The above discussion on “governance” addresses actors and compliance with the forms of governance chosen, but does not address all functions of governance, for example, such as embedding justice. In only a handful of cases do governance definitions expressly refer to justice or similar allied terms such as equity (for examples, see Barbazza and Tello, 2014). That considerations of justice should be made clear is recognised by its express insertion into the “just” transition agendas, leaving no-one behind (e.g., UNFCCC, 2015); we are not only seeking to move to more sustainable practises, but those practises must be just. It has been suggested that sustainability has become so paramount a goal it has been seen as the essence of good (Shrimpton et al., 2021). However, justice thinking can further improve upon the concept of sustainability in meeting a much broader set of societal and environmental needs (Neal et al., 2016), not least as our understanding of systems and ecosystems continues to mature (Shrimpton et al., 2021); with transformational change in a system there will be “winners” and “losers”, but decisions on competing interests should be openly and equitably addressed. The need to expressly integrate justice thinking as we use science to make transformational change is already recognised in other sectors. For example, it has been recognised in climate engineering that a better understanding of justice can help understand public perception to climate engineering, an issue that has been under-addressed in the past (McLaren et al., 2016). In addition, justice thinking is already evident in work on energy infrastructure provision (e.g., Jenkins et al., 2018) and is prevalent in energy justice discussions particularly around the move to net zero. However, in stark contrast it is much less prevalent in the water and wastewater sector in the UK (Shrimpton et al., 2021), hence providing further reasoning for why it would be useful to explore in this current study.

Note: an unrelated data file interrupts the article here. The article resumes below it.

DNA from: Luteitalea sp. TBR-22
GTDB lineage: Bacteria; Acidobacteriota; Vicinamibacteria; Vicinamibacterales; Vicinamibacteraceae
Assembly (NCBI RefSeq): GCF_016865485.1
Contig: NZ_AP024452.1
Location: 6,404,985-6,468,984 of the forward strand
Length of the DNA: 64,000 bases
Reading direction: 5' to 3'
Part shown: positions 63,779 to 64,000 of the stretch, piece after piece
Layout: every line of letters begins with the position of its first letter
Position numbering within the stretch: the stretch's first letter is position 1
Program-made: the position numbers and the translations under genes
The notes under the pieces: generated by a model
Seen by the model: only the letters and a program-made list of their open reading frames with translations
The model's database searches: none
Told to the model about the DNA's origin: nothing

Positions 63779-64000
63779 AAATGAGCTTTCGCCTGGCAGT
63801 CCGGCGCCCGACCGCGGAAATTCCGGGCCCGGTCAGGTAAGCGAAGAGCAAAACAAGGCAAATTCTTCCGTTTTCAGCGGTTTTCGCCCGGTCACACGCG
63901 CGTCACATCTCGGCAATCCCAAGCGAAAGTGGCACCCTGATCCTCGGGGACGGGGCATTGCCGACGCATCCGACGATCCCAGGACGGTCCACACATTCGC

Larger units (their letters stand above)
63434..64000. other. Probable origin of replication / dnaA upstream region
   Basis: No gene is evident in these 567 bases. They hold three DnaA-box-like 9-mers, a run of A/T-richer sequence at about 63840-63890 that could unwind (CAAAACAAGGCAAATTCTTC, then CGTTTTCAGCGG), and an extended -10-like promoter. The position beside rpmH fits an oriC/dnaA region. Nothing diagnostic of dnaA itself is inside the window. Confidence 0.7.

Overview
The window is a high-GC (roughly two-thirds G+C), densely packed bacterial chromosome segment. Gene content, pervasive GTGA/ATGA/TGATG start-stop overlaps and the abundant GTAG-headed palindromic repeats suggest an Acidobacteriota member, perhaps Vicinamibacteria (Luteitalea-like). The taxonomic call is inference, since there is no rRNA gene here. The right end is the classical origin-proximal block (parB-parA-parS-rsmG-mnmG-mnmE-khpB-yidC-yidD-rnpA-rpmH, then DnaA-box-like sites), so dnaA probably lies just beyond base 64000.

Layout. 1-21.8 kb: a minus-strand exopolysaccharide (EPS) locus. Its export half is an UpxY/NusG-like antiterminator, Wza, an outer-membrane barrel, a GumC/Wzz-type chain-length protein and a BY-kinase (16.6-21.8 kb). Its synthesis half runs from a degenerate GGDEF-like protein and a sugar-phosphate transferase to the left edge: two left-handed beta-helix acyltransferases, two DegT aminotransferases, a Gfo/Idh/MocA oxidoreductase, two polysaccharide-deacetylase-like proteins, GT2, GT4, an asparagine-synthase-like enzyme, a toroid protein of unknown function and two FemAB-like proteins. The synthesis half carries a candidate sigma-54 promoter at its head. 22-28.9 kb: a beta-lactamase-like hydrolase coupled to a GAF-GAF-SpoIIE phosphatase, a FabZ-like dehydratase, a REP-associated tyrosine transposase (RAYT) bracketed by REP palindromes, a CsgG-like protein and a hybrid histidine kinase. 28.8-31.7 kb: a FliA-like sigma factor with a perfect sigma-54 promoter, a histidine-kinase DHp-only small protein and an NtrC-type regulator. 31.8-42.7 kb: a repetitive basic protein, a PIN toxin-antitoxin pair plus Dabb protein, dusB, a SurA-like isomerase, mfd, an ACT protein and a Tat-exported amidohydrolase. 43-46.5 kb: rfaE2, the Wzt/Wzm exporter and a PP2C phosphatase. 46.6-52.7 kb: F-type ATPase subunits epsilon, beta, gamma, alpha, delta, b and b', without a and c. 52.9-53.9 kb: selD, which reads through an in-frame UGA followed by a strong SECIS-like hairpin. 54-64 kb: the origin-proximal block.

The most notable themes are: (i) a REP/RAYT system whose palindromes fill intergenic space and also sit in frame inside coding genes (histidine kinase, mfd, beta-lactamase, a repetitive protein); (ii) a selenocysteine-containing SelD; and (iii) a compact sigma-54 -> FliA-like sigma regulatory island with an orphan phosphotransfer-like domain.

Justice in Governance
The view that justice thinking is needed to underpin governance when transforming a system is all-the-more powerful when dealing with the allocation of a life-essential resource such as water. Water is a resource under stress, even in temperate climates such as the UK (Environment Agency, 2021), addressing changes in priorities and distribution requires a fair and just approach (Neal et al., 2014). Justice is a term that as a species we may share an innate sense of Brosnan (2018), but at the same time arguments can reign fervently over whether it has been achieved in any given circumstance. This raises the question of how justice can be interrogated and what it means for the purposes of a Governance Framework.